|CORREA, VALDIR - The Ohio State University|
|MAJERCZAK, DORIS - The Ohio State University|
|AMMAR, EL-DESOUKY - The Ohio State University|
|MERIGHI, MASSIMO - The Ohio State University|
|PRATT, RICHARD - The Ohio State University|
|HOGENHOUT, SASKIA - John Innes Center|
|COPLIN, DAVID - The Ohio State University|
|Redinbaugh, Margaret - Peg|
Submitted to: Applied and Environmental Microbiology
Publication Type: Peer Reviewed Journal
Publication Acceptance Date: 7/9/2012
Publication Date: 8/9/2012
Citation: Correa, V.R., Majerczak, D.R., Ammar, E., Merighi, M., Pratt, R.C., Hogenhout, S.A., Coplin, D.L., Redinbaugh, M.G. 2012. A bacterial pathogen uses distinct type III secretion systems to alternate between host kingdoms. Applied and Environmental Microbiology. 78:6327-6336.
Interpretive Summary: In order to invade their plant or animal hosts, some bacterial pathogens secret proteins directly into host cells using needle-like protein structures. These protein structures, known as type III secretion systems or T3SS, are specialized for injecting proteins into either plant or animal cells. Most pathogenic bacteria have either the animal type or plant type T3SS depending on their host, but a few have both animal- and plant-type T3SS. Pantoea stewartii, which causes Stewart’s wilt in corn, has both the animal- and plant-type T3SS. Previous research demonstrated that the plant-type T3SS was necessary for the Stewart’s wilt bacteria to invade corn, but nothing was known about the function of the animal-type T3SS. Since this bacteria is transmitted in nature by flea beetles, we hypothesized that the animal-type T3SS is required for colonization of the flea beetle vector, Chaetocnema pulicaria. We could detect the Stewart’s wilt bacteria in the guts of flea beetles collected from corn fields, indicating that the bacteria resides in the insects. When we mutated a gene that is required for making the animal-type T3SS in Stewart’s wilt bacteria, the ability of the bacteria to persist in the insect gut was reduced and so was the ability of the insect to transmit the pathogen to corn. We could restore the ability of the bacteria to persist in and be transmitted by beetles by complementing the mutation. However, the mutant bacteria could infect corn similarly to non-mutant bacteria if we mechanically inoculated them into corn, indicating the animal-type T3SS wasn’t needed to invade the plant. These results demonstrate that the animal- and plant-type T3SS in Stewart’s wilt bacteria have different and essential roles in adapting the bacteria to its insect and corn hosts, and suggests similar mechanisms may be important in other bacteria that carry the two types of T3SS.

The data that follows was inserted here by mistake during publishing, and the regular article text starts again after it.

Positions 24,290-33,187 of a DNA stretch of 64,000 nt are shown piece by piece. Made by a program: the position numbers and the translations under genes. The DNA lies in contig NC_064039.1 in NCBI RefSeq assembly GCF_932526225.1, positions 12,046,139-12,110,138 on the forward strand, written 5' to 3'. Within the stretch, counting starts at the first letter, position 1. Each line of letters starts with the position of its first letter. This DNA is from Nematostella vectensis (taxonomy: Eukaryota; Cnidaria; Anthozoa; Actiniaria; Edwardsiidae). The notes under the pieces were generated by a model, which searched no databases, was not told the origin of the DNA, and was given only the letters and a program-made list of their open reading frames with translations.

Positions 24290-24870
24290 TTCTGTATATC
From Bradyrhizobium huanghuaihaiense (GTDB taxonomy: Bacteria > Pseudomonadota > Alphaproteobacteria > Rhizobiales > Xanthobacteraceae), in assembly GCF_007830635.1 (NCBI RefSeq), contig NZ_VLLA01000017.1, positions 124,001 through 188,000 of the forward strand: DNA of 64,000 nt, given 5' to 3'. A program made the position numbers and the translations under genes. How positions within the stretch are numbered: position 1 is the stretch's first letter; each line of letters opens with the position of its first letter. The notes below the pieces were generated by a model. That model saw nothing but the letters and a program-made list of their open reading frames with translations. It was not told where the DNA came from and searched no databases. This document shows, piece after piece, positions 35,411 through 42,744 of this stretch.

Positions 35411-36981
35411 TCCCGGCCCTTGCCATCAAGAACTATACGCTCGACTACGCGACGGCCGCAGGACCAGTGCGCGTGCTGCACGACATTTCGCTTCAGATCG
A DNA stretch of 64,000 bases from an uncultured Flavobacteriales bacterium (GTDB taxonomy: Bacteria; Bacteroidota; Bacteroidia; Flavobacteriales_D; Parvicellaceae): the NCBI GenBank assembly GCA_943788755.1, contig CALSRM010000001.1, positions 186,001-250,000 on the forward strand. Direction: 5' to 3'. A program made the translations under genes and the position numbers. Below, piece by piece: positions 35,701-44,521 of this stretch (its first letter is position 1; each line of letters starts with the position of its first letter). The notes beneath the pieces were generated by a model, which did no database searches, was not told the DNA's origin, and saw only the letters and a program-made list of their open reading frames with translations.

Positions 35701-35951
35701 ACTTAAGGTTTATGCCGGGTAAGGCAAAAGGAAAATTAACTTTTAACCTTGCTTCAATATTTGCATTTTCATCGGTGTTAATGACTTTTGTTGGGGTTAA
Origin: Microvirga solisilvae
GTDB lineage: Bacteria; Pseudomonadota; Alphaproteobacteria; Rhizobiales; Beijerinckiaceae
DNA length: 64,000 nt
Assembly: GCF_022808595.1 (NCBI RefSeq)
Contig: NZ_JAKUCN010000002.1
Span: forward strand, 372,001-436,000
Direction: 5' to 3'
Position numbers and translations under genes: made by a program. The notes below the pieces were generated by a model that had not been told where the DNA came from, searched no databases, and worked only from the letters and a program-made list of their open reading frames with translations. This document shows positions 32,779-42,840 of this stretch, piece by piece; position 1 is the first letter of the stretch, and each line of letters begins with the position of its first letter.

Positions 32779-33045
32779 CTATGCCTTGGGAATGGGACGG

Technical Abstract: Plant and animal-pathogenic bacteria utilize phylogenetically distinct type III secretion systems (T3SS) that produce needle-like injectisomes or pili for the delivery of effector proteins into host cells. Pantoea stewartii subsp. stewartii (Pnss), the causative agent of Stewart’s bacterial wilt and leaf blight of maize, carries phylogenetically distinct T3SSs. In addition to an Hrc-Hrp T3SS, known to be essential for maize pathogenesis, Pnss has a second T3SS (PSI-2) that is required for persistence in its flea beetle vector, Chaetocnema pulicaria (Melsh). PSI-2 belongs to the Inv-Mxi-Spa T3SS family typically found in animal pathogens. Mutagenesis of the PSI-2 psaN gene, which encodes an ATPase essential for secretion of T3SS effectors by the injectisome, greatly reduces both the persistence of Pnss in flea beetle guts and the beetle’s ability to transmit Pnss to maize. Ectopic expression of the psaN gene complements these phenotypes. In addition, the PSI-2 psaN gene is not required for Pnss pathogenesis of maize and is transcriptionally up-regulated in insects compared to maize tissues. Thus, the Hrp and PSI-2 T3SSs play different roles in the life cycle of Pnss as it alternates between its insect vector and plant host.